The life of a Doncaster toddler has been saved after receiving a kidney from his 59-year-old grandmother - one of the biggest ever age gaps for a donation in the UK.
Even before Jack Cox was born, his family knew they were extremely unlikely to be able to bring a healthy baby into the world when early scans showed signs of severe kidney problems.
Parents Jennifer and Steven hoped for the best, and little Jack was born six weeks early missing one kidney, and with only four per cent function in the other.
The adorable youngster spent his first two months of life in hospital while medics tried to determine the extent of damage caused to his organs.
After his proud parents were finally able to bring him back to their Tickhill home, Jack spent his first two years of life in constant agony vomiting 30-40 times a day and being fed by a tube into his stomach.
Jack’s grandmother Julie Cox, or ‘nanan’ as Jack calls her, says she knew from the moment he was born that she was ‘destined’ to donate one of her kidneys to him.
The 59-year-old said: “I just knew it would be me, don’t ask me why but I just had this feeling.
“I even started getting ready to save holiday so I could book time off work because I knew it.
“The surgeons told me this happens more than you think - there’s just something in the genes that tells you.”
Last Autumn when Jack’s kidney began to fail and he was put onto dialysis at the age of just two, most of Jack’s family began to get tested to see if they were a match.
Only Julie and Jack’s dad Steven were found to share the same rare blood type, B positive. and so they were put forward to the next stage for tissue testing.
Each person is born with three sets of unique genetic markers known as antigens from each parent.
When looking for kidney donor parents are often the best person to receive the organ from because they share at least three antigens out of six with you, and identical twins are even better because they share six out of six.
When Julie was tested, she was found to miraculously share five out of the six sets of unique genetic markers with Jack.
The grandmother-of-seven said: “It was the best match we could have hoped for. The doctors don’t even understand it how it’s possible for me to share that many of sets of genes with him.
“Doctors are often concerned about children receiving adult kidneys, but when they looked at my left kidney it was only two thirds the size of a normal adult kidney but it was doing 45 per cent of the work so was fine.
“And my ureter, which is one of the parts Jack was born without, was longer than normal so it meant it was easier to attach my kidney. I feel like I was born to donate a kidney to Jack.”
And in May this year, after months of testing and waiting for a spot with the surgeon Julie was finally able to donate to her kidney to Jack.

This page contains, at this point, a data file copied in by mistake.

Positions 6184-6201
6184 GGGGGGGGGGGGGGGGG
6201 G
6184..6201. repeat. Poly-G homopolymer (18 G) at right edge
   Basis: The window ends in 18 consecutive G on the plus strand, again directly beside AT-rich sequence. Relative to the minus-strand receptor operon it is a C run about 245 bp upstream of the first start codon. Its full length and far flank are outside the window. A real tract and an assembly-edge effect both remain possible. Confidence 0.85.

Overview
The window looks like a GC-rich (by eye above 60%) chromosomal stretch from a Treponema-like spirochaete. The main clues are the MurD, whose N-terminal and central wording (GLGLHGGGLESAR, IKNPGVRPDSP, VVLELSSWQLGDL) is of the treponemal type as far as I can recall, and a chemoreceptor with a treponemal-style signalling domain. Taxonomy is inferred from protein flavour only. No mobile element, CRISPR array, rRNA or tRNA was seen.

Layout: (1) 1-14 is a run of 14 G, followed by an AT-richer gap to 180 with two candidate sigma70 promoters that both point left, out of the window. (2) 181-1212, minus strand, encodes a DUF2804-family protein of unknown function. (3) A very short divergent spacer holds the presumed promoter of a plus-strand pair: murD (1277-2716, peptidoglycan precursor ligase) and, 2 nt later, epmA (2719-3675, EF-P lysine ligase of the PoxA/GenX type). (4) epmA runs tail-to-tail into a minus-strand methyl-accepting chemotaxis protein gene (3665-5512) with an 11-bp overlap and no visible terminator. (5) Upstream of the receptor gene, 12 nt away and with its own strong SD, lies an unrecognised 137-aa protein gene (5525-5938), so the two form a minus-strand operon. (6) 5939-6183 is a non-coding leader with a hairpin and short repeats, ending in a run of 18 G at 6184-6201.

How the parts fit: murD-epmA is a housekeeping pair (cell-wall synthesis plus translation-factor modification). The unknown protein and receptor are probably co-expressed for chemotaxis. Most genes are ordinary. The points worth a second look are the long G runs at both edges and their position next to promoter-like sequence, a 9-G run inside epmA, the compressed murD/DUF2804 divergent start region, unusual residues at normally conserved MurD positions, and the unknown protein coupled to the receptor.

Thinking back to the night before the transplant operation, Julie says she did not even consider the risks to her health.
She said: “They test to make sure you’re fit and healthy before you’re very far into this process, but I didn’t even think about my age or anything like that I was so determined to be able to give him my kidney. I wasn’t scared before the operation, again because of that determination.”
After some initial medical issues for both Jack and Julie, the kidney transplant was successful.
Four months on and Julie says the transformation in Jack has been ‘miraculous’.
She said: “It’s been unbelievable. Because he was vomiting so much before Jack had a muslin cloth over his mouth most of the time, and so even though he could talk he didn’t much. He also couldn’t stand for long periods of time because he was in so much pain. But now he’s just got so much energy and is running about all the time. He’s like any normal three-year-old now, which is something a lot of the family never thought they’d see. When he was born his parents were told to go home and expect the worse, and so for two years every time the phone rang we expected the worst.
“When his aunties and uncles see him now they just burst into tears, because of how bad things were before. In the back of my mind though I always knew that I’d be able to give him a transplant and that he’d make it.”
There is a 56 year age gap between Julie and Jack - which is one of the largest ever recorded in the UK.
While Jack’s life is finally beginning to resemble that of any normal toddler, he will need to take immunosuppressants in order to prevent his body from rejecting his kidney for the rest of his life and may even need another transplant one day.
Because of the thousands of children just like Jack in need of a kidney, Julie is now encouraging more people to sign up to become an organ donor.
She said: “I was a live donor and it didn’t hurt me, so it’s not going to hurt you when you’re dead!
“We’re living longer now, but the number of organs being donated is going down.
“There are hundreds of parents and grandparents out there who love their sons and grandsons just as much as we love Jack, but they might not have the same outcome we’ve had because of this which is just heartbreaking to think about.”